“This program saved me in every way, financially, mentally and emotionally. I was drained, and the family atmosphere here, getting to learn something that helps me be creative, it put me on a new path.” – Sam Allingham
A native of Oceanside, Calif., Sam Allingham spent four years in the U.S. Marine Corps as a mortarman, completing two combat tours to Iraq from 2015-2016.
Despite picking up sergeant in three years, a rare feat in the Corps, he elected not to re-enlist. Although Sam credits his decision with being the best thing for his physical and mental health, transitioning out of the military began a negative chain of events in his life.
In the midst of a financially crippling divorce, he struggled to find a job that kept him in one place. He accepted a brief stint as a welder’s assistant, but when the work wasn’t steady enough to pay the bills, he got a job as a train conductor.
“I worked in 10 states in 9 months with two or three different companies,” Sam said. “It was hard enough getting out of the military, but living in and out of hotels, my divorce, then my mom getting diagnosed with stage IV breast cancer at the same time – it was a difficult time.”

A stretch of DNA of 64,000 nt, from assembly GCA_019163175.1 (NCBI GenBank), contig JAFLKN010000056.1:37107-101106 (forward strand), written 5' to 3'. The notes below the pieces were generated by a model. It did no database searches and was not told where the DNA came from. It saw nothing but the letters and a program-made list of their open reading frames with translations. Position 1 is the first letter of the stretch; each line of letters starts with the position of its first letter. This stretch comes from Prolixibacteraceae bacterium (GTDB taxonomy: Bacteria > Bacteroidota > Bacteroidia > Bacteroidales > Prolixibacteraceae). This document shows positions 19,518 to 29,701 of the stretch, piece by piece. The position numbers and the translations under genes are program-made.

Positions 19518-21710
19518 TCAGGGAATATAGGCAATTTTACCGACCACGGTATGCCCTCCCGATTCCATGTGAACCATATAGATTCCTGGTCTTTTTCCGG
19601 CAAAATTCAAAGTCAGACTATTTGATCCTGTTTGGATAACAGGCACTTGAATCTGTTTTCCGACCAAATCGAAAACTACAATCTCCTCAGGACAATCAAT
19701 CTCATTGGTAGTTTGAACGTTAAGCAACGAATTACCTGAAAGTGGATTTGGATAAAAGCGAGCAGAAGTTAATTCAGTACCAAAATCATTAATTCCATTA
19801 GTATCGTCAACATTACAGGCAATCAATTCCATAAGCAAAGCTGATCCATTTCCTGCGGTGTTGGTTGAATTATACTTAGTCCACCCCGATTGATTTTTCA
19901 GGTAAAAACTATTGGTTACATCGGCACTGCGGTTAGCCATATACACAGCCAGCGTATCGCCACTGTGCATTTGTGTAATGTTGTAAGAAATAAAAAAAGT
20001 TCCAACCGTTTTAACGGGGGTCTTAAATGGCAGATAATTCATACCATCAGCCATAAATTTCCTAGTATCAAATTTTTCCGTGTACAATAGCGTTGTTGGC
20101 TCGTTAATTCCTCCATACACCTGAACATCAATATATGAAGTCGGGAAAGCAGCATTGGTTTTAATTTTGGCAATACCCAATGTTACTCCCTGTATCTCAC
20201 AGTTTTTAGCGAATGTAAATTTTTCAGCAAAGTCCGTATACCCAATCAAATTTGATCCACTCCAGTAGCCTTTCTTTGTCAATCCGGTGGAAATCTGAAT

On one particularly hard day, Sam got a call from an old friend who happened to be a welding student at Workshops for Warriors® (WFW). Less than 24 hours later, he called the school himself and enrolled in WFW’s machining program.
Sam credits WFW for saving him in a number of ways. On-site student housing allowed him to pay off his debt, and he excelled in the machining program, earning the top spot in his class: Fall 2019 WFW Machining Honor Graduate.
Sam was offered several jobs with companies around the Nation, but when WFW offered him the position of Teaching Assistant in their machining program, he accepted the offer. Now, he is proud to help train fellow veterans to become part of America’s next advanced manufacturing workforce.